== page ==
Steve Rasnic Tem Interview

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STEVE RASNIC TEM INTERVIEW

Interviewed by Leanne C. Harper

Q: First of all, please give me some background.

A: I was born in Jonesville, Virginia, which is in the heart of Appalachia. I went to college at Virginia Polytechnic Institute and State University, and also at Virginia Commonwealth. I got a B.A. in English education. In 1974, I came out to Colorado and studied creative writing at Colorado State. Other than that, I am married, have three kids and live in a large house.

Q: That's good, with three kids.

A: Yes.

Q: Reading your stories and the introductions to them reminded me of something I had almost forgotten: you were first known as a poet. Why did you begin working in poetry?

A: I've always written both. When I finally decided that I really needed to do something about being a writer and to learn more about what I needed to learn, it occurred to me that, in terms of formal education, you really needed a formal education to be a poet. You didn't need a formal education to be a fiction writer. That's partly because the theory and practice of fiction is accessible because of all the books. For poetry it's a little bit harder to find your way because there are so many different schools and ways of thinking about it. I decided I wanted to study poetry at a graduate school level. I got involved in the writing program at C.S.U. and, although I was concentrating in both fiction and poetry, most of the academic work I was doing was in poetry.

Also, poems are shorter.

Although it can take a long time to write a poem. Actually, I find poems to take about as much time to write as a short story. But they take less time to revise--at least they do for me.

I started publishing poems. From there, I got interested in doing more prose poems. That seemed to affect the fiction I was writing then. The fiction got really surrealistic and strange and highly poetic. Then I went back a little bit and decided that the best poems were poems that had very simple kinds of surfaces. All the surrealistic energy went into the imagery instead of the language. The language wasn't so warped but maybe the images were. From there, writing more and more prose poems, the fiction was actually getting shorter. I started writing lots and lots of one thousand- and eight hundred- and nine hundred-word stories that were short-shorts but they were not structured like most short-shorts. Most of the short-shorts I've read hinge on a twist ending. Mine never did. They were meant to be complete in and of themselves. They were supposed to take you from point A to point B in a very, very short space. Prose poems and poetry taught me to do that. They taught me how to do a lot of things in just a very few words.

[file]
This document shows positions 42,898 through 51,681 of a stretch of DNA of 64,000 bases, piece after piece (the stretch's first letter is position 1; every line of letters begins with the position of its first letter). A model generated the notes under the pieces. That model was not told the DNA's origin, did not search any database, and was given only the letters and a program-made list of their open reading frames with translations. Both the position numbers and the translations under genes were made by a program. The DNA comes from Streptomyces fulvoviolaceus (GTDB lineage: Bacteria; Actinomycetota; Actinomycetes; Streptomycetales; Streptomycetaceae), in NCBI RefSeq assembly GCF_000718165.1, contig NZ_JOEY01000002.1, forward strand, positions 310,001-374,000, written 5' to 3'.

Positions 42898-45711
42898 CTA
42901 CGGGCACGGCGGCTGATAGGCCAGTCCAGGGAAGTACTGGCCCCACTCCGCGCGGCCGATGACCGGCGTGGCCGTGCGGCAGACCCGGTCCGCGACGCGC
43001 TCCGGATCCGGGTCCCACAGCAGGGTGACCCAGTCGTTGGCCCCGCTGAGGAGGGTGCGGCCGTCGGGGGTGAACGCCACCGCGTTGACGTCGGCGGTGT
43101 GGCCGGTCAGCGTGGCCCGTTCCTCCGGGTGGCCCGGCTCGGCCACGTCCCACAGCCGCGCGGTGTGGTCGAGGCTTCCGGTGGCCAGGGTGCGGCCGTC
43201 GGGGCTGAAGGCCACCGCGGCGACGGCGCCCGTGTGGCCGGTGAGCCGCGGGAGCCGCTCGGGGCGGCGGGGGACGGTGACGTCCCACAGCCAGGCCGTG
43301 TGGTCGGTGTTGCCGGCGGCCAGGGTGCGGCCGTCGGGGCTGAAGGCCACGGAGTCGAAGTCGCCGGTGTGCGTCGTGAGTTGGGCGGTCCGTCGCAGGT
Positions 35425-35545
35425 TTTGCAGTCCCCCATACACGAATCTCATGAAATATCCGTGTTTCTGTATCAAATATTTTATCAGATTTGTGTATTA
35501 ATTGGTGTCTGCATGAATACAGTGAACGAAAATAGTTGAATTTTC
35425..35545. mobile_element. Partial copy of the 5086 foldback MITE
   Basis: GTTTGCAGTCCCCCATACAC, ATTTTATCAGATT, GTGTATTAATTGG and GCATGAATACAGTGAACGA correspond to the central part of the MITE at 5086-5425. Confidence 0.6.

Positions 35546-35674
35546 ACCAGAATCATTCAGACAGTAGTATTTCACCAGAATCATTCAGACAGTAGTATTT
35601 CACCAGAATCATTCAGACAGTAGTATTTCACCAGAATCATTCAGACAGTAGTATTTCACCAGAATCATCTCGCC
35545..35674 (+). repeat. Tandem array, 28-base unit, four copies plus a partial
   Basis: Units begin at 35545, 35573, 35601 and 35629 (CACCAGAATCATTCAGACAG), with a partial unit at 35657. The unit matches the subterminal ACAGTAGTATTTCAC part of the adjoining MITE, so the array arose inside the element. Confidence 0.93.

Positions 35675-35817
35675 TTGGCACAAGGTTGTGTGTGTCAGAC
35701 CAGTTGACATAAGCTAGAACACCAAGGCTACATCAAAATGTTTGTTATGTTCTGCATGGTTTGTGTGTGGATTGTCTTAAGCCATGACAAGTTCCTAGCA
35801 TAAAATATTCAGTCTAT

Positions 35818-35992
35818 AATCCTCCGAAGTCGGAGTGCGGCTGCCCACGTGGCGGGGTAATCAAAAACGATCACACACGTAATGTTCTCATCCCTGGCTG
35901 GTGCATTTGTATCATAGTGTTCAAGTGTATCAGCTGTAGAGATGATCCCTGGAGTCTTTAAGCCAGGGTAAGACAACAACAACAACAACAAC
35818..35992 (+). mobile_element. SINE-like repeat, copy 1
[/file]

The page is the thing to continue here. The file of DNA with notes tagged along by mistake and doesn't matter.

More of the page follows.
At that point, I started writing lots and lots of short fiction. In part because it gave me more freedom than poetry did. Poetry is still extremely difficult to write. It is also unforgiving. One bad line can destroy a poem. One bad line usually won't destroy a short story.

Q: Are you still writing poetry?

A: Yes. I'm not sending out much [to be published]. Occasionally, science fiction editors will ask me to write poems for them. I will usually try to do that. But other than that, the kinds of poems I'm working on now are pieces in which I've been rethinking what I have been trying to do. I'm trying to re-establish a voice for the poems. Because I write so much fiction, at a certain point it becomes hard to decide what's oing to be a poem and what's going to be a story. In the past, I would know right away but because my fiction has become looser and has gotten a wider range, I have been able to do more things in fiction. That has narrowed the area where I would do a poem to a very small area. I am trying to figure out what things to write about for poems and what line length matches my voice. But I'm still writing it.

Q: Why did you begin writing speculative poetry and fantasy--not necessarily in the "unicorn" sense but dark fantasy and horror-- both in poetry and in your fiction? Why did you fall into these categories?

A: I always wrote about fear and dark kinds of things. And I always tended to write stories that had a fantastic approach to the material, stories that emphasized the primacy of the imagination more than the primacy of the real world. I just backed into being a dark fantasy writer. I never thought of what I wrote as dark fantasy or science fiction or fantasy or anything like that. But that was always the kind of material I read, for fun. I never really thought of what I was doing as being the same thing as these other people were doing. But because the short story market seemed to have collapsed everywhere except in science fiction, fantasy and horror, I started sending pieces to editors. The first thing I sent out, "City Fishing," was to Ramsey Campbell for NEW TERRORS. It was based on a nightmare I had had and I thought, gee, this is kind of scary so maybe this is horror fiction. So I sent it and he bought it.